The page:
In my twenties and married, I finally got up the courage to try my hand. She gave me the recipe, told me how she made them and I bravely assembled my ingredients.. I rolled out my dough, cut nice circles, loaded the oven and waited. The results were decidedly underwhelming. Nothing like my mother's fluffy, mile-high, cat head biscuits, so called by her slightly older brother, my uncle Ben. I tried a number of times more over the years, always with the same flat, dry, crunchy results. I even used what she claimed to be the secret to husband-catching biscuits - Virginia's Best self-rising flour, milled only 15 minutes from my house and the freshest product available in the Blue Ridge. I did not do them proud.
Unwilling to accept my failure at this most basic of Southern recipes, one Christmas, I finally caught my mother in the kitchen, about to make the biscuits. Well, she measured everything just as she'd told me (the usual culprit when my recipes don't meet expectations). But then I noticed two very distinct differences in our technique.
One, after only a couple of turns at kneading the dough on the counter, she very gently patted it into a circle, almost reverently, so as not to toughen it texture. And two - this is the big one - the dough she was cutting out was almost an inch thick. Duh! It seems that if you want tall biscuits, you have to cut them out that way. My embarrassment at missing this important detail was easily overshadowed by my delight at having discovered her secret!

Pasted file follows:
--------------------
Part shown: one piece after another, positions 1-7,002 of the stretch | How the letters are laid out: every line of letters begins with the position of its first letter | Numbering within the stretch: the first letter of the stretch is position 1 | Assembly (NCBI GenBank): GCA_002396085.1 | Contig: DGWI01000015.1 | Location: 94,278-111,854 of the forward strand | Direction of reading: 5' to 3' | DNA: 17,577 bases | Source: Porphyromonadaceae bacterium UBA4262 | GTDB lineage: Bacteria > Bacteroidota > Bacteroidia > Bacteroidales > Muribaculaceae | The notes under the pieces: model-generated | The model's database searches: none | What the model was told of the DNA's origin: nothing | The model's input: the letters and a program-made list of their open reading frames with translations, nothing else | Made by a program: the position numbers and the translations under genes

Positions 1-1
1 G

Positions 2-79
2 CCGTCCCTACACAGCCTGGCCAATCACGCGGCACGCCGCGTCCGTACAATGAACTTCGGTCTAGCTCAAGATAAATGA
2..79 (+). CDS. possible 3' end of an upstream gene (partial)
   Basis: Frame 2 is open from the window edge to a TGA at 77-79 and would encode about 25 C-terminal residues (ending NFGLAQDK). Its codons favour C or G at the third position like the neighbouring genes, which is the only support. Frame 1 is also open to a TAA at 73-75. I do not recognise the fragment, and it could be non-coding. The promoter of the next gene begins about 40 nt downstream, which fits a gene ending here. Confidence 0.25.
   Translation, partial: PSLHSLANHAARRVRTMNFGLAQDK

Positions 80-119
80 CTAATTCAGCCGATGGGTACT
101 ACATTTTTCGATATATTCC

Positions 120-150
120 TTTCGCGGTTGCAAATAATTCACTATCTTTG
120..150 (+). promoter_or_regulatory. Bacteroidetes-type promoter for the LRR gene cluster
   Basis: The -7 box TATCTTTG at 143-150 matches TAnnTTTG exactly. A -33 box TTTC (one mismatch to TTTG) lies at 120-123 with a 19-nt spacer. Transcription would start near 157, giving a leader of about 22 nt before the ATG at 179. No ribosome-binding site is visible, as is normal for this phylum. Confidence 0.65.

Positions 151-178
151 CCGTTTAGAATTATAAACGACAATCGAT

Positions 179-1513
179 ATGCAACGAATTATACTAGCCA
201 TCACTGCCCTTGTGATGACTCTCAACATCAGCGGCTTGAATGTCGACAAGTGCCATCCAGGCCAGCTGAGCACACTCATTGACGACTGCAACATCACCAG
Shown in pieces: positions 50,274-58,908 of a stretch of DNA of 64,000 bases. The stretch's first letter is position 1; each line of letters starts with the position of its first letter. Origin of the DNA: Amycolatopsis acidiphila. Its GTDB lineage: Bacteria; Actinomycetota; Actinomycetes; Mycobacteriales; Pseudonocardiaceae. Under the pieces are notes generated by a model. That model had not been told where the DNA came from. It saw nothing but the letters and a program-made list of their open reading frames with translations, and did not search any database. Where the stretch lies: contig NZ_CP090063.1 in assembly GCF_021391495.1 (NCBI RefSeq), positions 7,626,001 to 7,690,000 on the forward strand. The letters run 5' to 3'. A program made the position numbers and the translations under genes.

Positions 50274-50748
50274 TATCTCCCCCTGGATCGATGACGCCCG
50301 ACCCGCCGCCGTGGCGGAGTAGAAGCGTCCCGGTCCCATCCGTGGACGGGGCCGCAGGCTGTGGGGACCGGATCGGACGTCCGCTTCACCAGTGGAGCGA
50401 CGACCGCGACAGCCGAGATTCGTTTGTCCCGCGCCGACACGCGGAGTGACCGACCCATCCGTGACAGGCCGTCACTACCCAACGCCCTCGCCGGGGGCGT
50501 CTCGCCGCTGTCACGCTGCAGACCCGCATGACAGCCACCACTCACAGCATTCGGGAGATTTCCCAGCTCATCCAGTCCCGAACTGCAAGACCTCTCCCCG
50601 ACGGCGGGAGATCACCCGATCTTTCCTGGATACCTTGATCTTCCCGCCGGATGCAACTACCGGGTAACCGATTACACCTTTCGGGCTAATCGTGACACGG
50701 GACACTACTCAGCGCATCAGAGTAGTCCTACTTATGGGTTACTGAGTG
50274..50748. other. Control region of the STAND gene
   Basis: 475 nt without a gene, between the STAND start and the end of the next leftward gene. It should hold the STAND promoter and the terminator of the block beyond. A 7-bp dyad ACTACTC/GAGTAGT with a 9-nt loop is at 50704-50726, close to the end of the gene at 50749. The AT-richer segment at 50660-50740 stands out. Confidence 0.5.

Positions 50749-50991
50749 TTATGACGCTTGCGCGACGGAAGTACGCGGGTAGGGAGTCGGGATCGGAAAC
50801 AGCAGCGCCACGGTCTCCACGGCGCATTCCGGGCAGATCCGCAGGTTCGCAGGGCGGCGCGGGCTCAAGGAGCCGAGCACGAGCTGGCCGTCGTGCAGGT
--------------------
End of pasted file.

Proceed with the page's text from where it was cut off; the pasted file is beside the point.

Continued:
Below is her recipe and if you have any doubts at all about your ability to re-create it, be assured that if she can teach my pa (he's from New York) to make biscuits so good that their B&B guests don't know the difference, yours will not be shabby. Pay no attention to the abundance of cheese and green onion I added for today's breakfast, unless you like that sort of thing.
2 C. Virginia's Best Self Rising flour
1/4 C. shortening
1 C. buttermilk
Use a pastry blender to cut the shortening into the flour pretty well. Not pea-sized or corn meal in texture, but keeping the softness of both ingredients. Use a fork to stir in the buttermilk, again looking for a nice, soft, but not too wet, dough. Do not over-stir. (This is where I added a mountain of cheddar, Asiago and green onion, but again, you don't have to, especially if you're craving jelly biscuits.)
Turn the soft dough onto a well-floured counter or cutting board, knead a few times to make sure it's not wet, just soft, pat out a circle, and cut like so:
If you're looking to find the way to someone's heart through their stomach, start picking out dresses right after you serve these hot with butter melting down the sides.
If you're like me and currently baking biscuits for one, don't you dare forgo the pleasure. Instead, ask yourself Willa Cather's most appropriate of questions, "What if life was meant to be our sweetheart?"
Oh, and then there's day two of biscuit love with some salty, savory North Carolina country ham...